More Information About Wyoming Works and Casper College

By: Lisa S. Icenogle
Red circle with a buffalo and the words "Wyoming Works, Learn a skill that pays!"

Casper College is providing readers with additional information related to the media release issued earlier today from the Educational Attainment Executive Council. You will find this additional information at the end of this joint release.

The Wyoming Education Attainment Council Executive Committee announced today the launch of the Wyoming Works program. The primary purpose of Wyoming Works is to provide programs and resources for adult students to learn a skill that leads to secure employment.

Wyoming Works was signed into law following the legislative session ending in March. The legislature allocated $5 million to support the program; $3 million of which will be used for individual student grants, and the balance will support program development. The allocation will be shared by all seven community colleges.

“I am excited about the launch of this program. We are not only advancing our post-secondary attainment goals but also ensuring Wyoming citizens have high-quality credentials to be competitive in the workforce,” said Executive Committee Co-Chair and President of Northwest College Stefani Hicswa.

Programs that qualify under Wyoming Works are those which meet labor and economic development needs and may be for-credit or noncredit. Many existing programs will qualify, and new programs will be developed.

“Businesses across the state are eager to demonstrate their workforce needs to community colleges to ensure the Wyoming Works program is a success for the newly trained employees, the schools that train them, and the businesses that hire them. This is especially true in the construction industry where private partners who have spent years working on workforce development issues are already engaged in the effort,” said Katie Legerski, executive director of the Wyoming Contractors Association.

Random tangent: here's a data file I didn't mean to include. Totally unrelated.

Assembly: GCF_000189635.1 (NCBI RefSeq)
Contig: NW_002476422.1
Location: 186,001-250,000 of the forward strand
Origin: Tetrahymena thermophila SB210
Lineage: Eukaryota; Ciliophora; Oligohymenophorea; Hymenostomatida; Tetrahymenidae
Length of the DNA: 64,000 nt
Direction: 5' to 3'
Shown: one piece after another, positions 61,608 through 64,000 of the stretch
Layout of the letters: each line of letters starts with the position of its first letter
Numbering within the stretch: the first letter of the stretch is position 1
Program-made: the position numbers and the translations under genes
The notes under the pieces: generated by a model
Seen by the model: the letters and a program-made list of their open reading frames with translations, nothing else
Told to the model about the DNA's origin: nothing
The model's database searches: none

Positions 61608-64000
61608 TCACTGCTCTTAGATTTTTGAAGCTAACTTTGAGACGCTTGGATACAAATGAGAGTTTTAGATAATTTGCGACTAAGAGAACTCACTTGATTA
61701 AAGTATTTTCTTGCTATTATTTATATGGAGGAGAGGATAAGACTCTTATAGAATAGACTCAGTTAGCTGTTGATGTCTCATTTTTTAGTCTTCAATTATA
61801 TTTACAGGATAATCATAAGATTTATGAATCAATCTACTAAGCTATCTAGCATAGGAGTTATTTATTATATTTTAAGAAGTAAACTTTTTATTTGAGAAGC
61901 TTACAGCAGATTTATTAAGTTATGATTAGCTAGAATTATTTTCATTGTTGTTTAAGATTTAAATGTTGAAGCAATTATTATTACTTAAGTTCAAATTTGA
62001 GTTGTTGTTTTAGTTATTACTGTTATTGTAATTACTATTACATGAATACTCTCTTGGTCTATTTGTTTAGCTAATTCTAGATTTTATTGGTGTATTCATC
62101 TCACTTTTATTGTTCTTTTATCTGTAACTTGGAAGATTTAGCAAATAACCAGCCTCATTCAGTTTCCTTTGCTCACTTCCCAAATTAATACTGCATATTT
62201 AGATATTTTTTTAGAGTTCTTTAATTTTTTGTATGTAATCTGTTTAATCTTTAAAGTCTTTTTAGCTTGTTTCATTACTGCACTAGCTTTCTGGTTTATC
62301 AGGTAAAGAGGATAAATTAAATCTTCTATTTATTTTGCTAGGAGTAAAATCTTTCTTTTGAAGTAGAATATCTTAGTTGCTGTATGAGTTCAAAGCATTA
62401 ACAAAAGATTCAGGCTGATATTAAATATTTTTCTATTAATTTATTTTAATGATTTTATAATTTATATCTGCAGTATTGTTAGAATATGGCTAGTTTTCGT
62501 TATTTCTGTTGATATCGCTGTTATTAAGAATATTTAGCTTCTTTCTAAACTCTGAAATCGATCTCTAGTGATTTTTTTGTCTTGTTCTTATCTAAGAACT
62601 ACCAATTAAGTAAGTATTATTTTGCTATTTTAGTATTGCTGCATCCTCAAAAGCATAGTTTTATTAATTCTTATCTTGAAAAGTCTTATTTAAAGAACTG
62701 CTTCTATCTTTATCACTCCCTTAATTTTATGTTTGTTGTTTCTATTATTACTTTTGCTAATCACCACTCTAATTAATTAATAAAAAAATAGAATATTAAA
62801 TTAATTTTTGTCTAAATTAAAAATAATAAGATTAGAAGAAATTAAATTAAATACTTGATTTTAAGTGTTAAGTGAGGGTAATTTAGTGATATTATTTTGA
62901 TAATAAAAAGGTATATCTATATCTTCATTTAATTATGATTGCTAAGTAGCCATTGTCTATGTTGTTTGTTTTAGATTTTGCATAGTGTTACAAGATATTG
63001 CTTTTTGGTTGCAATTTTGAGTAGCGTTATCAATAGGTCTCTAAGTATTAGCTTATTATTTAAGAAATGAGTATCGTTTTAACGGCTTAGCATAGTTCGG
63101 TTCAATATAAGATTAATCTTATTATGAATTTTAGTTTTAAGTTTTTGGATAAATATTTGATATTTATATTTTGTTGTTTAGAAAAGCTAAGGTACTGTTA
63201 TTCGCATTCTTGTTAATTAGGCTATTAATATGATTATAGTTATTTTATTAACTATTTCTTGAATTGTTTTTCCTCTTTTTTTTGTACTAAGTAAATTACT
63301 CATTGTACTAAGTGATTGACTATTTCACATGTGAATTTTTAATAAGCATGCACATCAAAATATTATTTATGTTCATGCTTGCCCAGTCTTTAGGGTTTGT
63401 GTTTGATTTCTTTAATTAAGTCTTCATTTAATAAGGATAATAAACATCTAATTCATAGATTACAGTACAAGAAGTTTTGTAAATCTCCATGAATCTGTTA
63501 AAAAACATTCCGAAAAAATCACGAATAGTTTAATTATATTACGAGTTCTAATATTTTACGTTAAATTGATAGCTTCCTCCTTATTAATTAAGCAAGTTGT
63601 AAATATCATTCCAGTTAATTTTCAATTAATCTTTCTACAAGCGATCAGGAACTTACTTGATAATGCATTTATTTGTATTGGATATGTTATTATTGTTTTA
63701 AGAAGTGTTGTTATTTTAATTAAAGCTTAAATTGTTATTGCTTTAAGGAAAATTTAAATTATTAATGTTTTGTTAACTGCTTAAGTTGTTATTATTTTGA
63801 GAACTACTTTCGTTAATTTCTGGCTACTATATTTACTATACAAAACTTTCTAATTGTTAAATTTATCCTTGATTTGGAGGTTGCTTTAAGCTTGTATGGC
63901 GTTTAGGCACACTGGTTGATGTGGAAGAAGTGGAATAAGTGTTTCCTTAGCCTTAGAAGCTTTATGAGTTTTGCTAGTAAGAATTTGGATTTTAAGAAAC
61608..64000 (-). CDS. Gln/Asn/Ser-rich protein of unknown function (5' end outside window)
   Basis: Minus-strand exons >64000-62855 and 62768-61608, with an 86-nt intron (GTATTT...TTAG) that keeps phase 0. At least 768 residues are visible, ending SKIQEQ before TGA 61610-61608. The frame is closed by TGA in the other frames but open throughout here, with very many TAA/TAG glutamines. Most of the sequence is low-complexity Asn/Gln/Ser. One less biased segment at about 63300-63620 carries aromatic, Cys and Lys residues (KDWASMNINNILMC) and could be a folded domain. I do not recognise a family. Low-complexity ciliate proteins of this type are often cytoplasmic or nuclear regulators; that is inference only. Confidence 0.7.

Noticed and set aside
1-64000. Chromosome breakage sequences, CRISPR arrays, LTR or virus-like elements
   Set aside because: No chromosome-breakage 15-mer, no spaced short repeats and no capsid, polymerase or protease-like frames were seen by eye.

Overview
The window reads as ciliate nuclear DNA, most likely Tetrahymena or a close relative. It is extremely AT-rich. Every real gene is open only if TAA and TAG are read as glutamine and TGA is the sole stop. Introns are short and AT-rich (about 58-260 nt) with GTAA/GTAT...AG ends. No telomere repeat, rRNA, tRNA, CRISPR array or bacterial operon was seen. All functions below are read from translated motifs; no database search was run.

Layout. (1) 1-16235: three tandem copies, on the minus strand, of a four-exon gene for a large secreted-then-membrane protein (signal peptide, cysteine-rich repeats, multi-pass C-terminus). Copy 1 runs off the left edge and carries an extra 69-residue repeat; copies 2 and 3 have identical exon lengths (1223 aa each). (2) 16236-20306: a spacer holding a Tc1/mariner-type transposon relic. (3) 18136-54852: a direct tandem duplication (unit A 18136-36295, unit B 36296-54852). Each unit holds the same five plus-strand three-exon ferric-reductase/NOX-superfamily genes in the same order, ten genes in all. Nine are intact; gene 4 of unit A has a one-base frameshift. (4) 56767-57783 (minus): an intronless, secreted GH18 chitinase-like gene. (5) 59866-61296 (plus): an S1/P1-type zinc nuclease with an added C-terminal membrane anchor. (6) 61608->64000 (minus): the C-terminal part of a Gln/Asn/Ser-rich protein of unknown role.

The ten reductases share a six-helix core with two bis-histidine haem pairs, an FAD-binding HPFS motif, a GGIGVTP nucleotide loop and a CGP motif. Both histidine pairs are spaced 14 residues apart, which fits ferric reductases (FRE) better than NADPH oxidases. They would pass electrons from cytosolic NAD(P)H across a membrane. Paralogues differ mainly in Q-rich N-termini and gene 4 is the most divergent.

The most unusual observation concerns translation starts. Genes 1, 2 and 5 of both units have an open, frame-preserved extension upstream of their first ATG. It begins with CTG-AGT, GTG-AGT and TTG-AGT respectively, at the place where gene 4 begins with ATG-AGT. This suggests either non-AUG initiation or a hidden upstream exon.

Length of the programs will vary, from a two-week Certified Nursing Assistant certificate to a two-year welding degree. “This is the type of bold leadership that demonstrates the strength of the partnership among education, industry, and policymakers. Employers are sharing with us their needs and our community colleges are ready to respond,” said Sandy Caldwell, executive director of the Wyoming Community College Commission.

The Wyoming Community College Commission will manage rules and guidelines for the program, as well as the distribution of funds. During the commission’s regular meeting in Riverton, Wyoming, June 13, initial rules were passed unanimously, effectively launching the program. Student grants are now available, and additional information can be found by contacting any of the community colleges.


The following are the Casper College programs eligible for Wyoming Works, many of which have both degree and certificate options: addiction studies, agri-business, auto body repair technology, automotive technology, bookkeeper, computer science, construction management, construction technology, criminal justice, cybersecurity, diesel power technology, electrical apprenticeship, electronics technology, engineering technology and design, hospitality and tourism management, leadership and organizational management, machine tool technology, manufacturing and automation technology, medical laboratory technician, occupational therapy assistant, paralegal studies, paramedic technology, pharmacy technology, phlebotomy technician, radiography, respiratory therapy, software application and support, web design, and welding. You can find more information on the Casper College website at

Gainful employment disclosure:

Media contact: Lisa S. Icenogle

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